As can be appreciated from the above disclosure of the exemplary embodiment, the high-k dielectric/thin oxide layer interface provides an advantageous charge injection transistor compared to the known charge injection transistors based on gallium arsenide or silicon germanium, as discussed in more detail above. The exemplary embodiment is readily adaptable to conventional silicon processing technology, as disclosed in the patent applications which are incorporated by reference. This results in less complex processing when compared to other charge injection devices; and a reduction in cost of materials and processing and certain environmental advantages compared to known gallium arsenide based devices, in particular.
The invention having been described in detail, is clear that variations and modifications of the invention of the present disclosure are within the purview of one of ordinary skill in the art. To the extent that the disclosure of the present invention enables obvious modifications to the basic structure of an oxide-high-k dielectric interface for use in a real space transfer device, such are deemed within the scope of the present invention.
|Cited Patent||Filing date||Publication date||Applicant||Title|
|US5280182 *||Apr 20, 1992||Jan 18, 1994||Nippon Telegraph And Telephone Corporation||Resonant tunneling transistor with barrier layers|
|US5625208 *||Oct 20, 1995||Apr 29, 1997||Lg Semicon Co., Ltd.||Method for using a charge injection transistor|
|US5675157 *||Jul 13, 1995||Oct 7, 1997||U.S. Philips Corporation||Transferred electron effect device|
|US5841152 *||Apr 17, 1997||Nov 24, 1998||Fujitsu Limited||Optical semiconductor device provided with strained quantum well layer formed on a ternary compound semiconductor substrate|
|US5895931 *||May 22, 1997||Apr 20, 1999||Honda Giken Kogyo Kabushiki Kaisha||Semiconductor device|
|GB1391640A||Title not available|
|1||"Characterization Of Stacked Gate Oxides by Electron Holography," W. D. Rau et al., Applied Physics Letters 68(24), Jun. 10, 1996.|
|2||"Charge Injection Devices," S. Luryi et al., Encyclopedia of Electrical and Electronics Engineering, John Wiley & Sons Inc., pp. 3-7.|
|3||"Functional Devices Based On Real Space Transfer In Si/SiGe Structure", M. Mastrapasqua et al., IEEE Transactions On Electron Devices, vol. 43, No. 10, Oct. 1996, pp. 1671-1677.|
|4||"High Transconductance And Large Peak-To-Valley Ratio Of Negative Differential Conductance In Three-Terminal InGaAs/InAIAs Real-Space Transfer Device", P.M. Mensz et al., Applied Physics Letters, vol. 57, No. 24, Dec. 10, 1990, pp. 2558-2560.|
|5||"MOS Transistors With Stacked SiO2-Ta2O5-SiO2 Gate Dielectrics for Giga-scale Integration Of CMOS Technologies", I. C. Kizilyalli et al., IEEE Electron Device Letters, vol. 19, No. 11, Nov. 1998, pp. 423-425.|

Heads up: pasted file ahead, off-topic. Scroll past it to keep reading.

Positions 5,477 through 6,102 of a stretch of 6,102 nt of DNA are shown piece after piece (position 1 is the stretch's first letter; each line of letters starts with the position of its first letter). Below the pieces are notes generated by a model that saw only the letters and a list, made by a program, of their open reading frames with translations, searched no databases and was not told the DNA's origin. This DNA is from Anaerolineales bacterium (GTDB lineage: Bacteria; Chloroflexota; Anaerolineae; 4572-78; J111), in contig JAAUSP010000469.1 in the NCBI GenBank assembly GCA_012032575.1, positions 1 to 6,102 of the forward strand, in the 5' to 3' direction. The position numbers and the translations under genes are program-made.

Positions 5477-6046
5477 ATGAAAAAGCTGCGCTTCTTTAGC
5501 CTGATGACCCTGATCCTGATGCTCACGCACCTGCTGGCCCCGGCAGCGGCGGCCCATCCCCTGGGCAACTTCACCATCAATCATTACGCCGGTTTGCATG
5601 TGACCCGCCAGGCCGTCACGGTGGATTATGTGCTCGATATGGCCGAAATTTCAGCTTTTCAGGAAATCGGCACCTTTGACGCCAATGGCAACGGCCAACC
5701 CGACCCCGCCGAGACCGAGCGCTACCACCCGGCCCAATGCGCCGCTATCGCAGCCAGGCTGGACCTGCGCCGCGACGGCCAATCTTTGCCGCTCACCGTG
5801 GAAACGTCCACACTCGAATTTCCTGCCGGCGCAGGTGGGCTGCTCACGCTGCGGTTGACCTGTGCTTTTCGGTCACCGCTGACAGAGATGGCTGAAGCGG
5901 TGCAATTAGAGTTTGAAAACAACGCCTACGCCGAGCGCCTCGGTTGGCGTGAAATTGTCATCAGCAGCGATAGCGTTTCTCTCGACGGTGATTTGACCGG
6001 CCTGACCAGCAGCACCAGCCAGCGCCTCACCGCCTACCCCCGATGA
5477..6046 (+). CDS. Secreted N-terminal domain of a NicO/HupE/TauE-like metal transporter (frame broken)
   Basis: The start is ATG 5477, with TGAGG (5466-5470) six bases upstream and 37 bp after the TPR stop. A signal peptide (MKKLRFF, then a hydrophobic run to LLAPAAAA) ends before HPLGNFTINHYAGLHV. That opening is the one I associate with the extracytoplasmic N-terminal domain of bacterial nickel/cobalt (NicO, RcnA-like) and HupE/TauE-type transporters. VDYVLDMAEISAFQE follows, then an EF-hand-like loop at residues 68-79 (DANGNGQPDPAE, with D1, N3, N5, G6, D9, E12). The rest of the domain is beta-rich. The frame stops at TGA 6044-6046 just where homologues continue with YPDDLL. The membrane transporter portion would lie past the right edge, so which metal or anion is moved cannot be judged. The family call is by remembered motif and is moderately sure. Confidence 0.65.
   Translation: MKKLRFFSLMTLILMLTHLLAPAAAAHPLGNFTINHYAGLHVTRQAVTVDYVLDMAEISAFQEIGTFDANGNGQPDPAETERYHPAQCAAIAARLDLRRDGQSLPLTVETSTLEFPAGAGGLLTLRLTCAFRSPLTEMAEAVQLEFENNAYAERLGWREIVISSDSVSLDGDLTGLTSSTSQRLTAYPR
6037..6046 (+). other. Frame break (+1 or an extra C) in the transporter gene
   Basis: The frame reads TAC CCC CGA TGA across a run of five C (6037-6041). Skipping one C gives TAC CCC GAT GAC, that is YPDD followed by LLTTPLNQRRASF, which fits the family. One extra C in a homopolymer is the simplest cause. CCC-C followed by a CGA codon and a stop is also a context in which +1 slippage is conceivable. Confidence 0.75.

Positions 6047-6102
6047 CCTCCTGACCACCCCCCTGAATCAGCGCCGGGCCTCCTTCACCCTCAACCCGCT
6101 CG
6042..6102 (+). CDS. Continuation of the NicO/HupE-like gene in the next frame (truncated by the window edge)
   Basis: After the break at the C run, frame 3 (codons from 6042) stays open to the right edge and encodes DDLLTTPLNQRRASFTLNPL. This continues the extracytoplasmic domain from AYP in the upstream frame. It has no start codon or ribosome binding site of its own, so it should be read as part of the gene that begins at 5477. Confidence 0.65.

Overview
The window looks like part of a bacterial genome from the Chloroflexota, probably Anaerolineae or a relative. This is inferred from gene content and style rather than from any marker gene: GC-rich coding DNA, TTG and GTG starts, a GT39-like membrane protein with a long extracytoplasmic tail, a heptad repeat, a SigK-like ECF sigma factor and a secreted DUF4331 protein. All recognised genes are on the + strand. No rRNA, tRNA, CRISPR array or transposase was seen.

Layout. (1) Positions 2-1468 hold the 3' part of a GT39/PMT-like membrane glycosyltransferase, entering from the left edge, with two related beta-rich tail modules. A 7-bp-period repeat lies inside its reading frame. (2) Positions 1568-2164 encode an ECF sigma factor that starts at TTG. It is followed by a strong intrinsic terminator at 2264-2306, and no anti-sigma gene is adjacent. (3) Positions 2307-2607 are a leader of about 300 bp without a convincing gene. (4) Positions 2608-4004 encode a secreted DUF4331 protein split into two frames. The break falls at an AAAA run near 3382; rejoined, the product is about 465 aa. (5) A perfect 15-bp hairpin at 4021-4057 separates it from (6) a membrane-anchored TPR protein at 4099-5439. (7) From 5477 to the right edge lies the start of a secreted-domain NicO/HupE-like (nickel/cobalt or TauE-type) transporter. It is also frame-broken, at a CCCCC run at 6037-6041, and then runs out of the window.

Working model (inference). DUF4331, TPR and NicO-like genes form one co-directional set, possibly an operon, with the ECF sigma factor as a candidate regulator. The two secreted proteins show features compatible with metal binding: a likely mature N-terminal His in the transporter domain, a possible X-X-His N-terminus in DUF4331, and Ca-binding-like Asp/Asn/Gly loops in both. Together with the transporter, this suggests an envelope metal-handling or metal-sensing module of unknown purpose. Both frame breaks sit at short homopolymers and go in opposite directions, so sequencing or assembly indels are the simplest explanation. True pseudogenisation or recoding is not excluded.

|6||"Physics of Real-Space Transfer Transistors," I.C. Kizilyalli et al., J. Applied Physics Letters, vol. 65, No. 5, pp. 2005-2013.|
|7||"Stacked High-epsi Gate Dielectric For Gigascale Integration of Metal-Oxide-Semiconductor Technologies", P.K. Roy et al., Applied Physics Letter, vol. 72, No. 22, Jun. 1, 1998, pp. 2835-2837.|
|8||"Stacked High-ε Gate Dielectric For Gigascale Integration of Metal-Oxide-Semiconductor Technologies", P.K. Roy et al., Applied Physics Letter, vol. 72, No. 22, Jun. 1, 1998, pp. 2835-2837.|
|9||Patent No. 4,851,370, filed on Dec. 29, 1987 and issued on Jul. 25, 1989, to Raymond H. Doklan et al.|
|10||Patent No. 5,814,562, Filed on Nov. 19, 1995 and issued on Sep. 29, 1998, to Martin Laurence Green et al.|
|Citing Patent||Filing date||Publication date||Applicant||Title|
|US6750126||Jan 8, 2003||Jun 15, 2004||Texas Instruments Incorporated||Methods for sputter deposition of high-k dielectric films|
|US6762114||Dec 31, 2002||Jul 13, 2004||Texas Instruments Incorporated||Methods for transistor gate fabrication and for reducing high-k gate dielectric roughness|
|US7297634||Feb 9, 2005||Nov 20, 2007||Marvell World Trade Ltd.||Method and apparatus for semiconductor device and semiconductor memory device|
|US7411244||Sep 23, 2005||Aug 12, 2008||Chih-Hsin Wang||Low power electrically alterable nonvolatile memory cells and arrays|
|US7547601||Oct 30, 2007||Jun 16, 2009||Marvell World Trade Ltd.||Low power electrically alterable nonvolatile memory cells and arrays|
|US7550800||Jun 28, 2005||Jun 23, 2009||Chih-Hsin Wang||Method and apparatus transporting charges in semiconductor device and semiconductor memory device|
|US7595500||Aug 14, 2006||Sep 29, 2009||University Technology Center Corp||High speed electron tunneling devices|
|US7613041||Sep 25, 2006||Nov 3, 2009||Chih-Hsin Wang||Methods for operating semiconductor device and semiconductor memory device|
|US7719050||Jun 10, 2008||May 18, 2010||Chih-Hsin Wang||Low power electrically alterable nonvolatile memory cells and arrays|